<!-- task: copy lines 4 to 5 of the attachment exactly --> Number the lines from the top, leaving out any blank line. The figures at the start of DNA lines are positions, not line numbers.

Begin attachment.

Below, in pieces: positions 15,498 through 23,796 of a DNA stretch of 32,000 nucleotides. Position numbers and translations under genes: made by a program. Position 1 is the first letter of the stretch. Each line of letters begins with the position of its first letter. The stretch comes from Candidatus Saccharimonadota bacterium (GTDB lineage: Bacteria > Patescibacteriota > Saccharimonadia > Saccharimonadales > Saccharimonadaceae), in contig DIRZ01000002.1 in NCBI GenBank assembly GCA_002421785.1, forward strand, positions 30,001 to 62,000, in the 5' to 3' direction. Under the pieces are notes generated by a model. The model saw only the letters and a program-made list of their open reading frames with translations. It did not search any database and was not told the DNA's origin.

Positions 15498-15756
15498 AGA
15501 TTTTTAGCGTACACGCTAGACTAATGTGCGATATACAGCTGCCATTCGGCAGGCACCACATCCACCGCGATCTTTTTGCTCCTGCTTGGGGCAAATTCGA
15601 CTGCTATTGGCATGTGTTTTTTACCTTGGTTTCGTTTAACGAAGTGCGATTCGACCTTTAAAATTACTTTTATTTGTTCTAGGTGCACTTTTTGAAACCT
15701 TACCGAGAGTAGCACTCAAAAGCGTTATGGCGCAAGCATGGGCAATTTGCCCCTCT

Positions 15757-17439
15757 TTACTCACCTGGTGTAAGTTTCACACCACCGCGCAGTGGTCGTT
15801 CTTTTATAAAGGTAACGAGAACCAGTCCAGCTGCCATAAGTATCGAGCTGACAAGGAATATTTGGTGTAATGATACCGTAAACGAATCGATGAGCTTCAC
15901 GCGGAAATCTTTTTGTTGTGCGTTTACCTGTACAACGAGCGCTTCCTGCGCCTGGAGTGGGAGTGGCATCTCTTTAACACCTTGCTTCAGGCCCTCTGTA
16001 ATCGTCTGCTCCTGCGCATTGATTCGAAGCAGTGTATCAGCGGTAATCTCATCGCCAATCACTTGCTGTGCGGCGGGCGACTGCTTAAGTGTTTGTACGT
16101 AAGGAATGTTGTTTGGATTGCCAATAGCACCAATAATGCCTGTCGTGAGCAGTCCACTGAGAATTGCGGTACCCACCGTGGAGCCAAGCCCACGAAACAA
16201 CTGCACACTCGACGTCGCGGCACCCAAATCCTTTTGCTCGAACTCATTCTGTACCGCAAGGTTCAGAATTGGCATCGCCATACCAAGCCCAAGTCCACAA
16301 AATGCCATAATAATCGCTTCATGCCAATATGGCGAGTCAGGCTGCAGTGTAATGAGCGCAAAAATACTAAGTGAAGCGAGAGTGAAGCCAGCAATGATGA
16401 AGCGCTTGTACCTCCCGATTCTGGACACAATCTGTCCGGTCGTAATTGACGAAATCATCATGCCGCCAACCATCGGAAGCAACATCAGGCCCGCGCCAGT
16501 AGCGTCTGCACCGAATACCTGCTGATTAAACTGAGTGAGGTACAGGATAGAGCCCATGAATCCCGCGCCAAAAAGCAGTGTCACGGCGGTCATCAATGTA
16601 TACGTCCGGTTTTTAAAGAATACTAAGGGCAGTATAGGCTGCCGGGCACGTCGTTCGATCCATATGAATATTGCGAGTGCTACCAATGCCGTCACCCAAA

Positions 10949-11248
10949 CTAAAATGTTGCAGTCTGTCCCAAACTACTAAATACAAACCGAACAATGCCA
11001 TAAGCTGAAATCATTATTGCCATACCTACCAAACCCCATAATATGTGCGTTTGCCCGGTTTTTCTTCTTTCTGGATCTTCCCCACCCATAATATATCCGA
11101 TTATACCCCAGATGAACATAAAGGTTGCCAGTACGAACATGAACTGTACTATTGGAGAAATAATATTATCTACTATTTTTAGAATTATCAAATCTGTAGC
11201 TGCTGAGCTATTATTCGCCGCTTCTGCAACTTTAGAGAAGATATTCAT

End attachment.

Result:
15501 TTTTTAGCGTACACGCTAGACTAATGTGCGATATACAGCTGCCATTCGGCAGGCACCACATCCACCGCGATCTTTTTGCTCCTGCTTGGGGCAAATTCGA
15601 CTGCTATTGGCATGTGTTTTTTACCTTGGTTTCGTTTAACGAAGTGCGATTCGACCTTTAAAATTACTTTTATTTGTTCTAGGTGCACTTTTTGAAACCT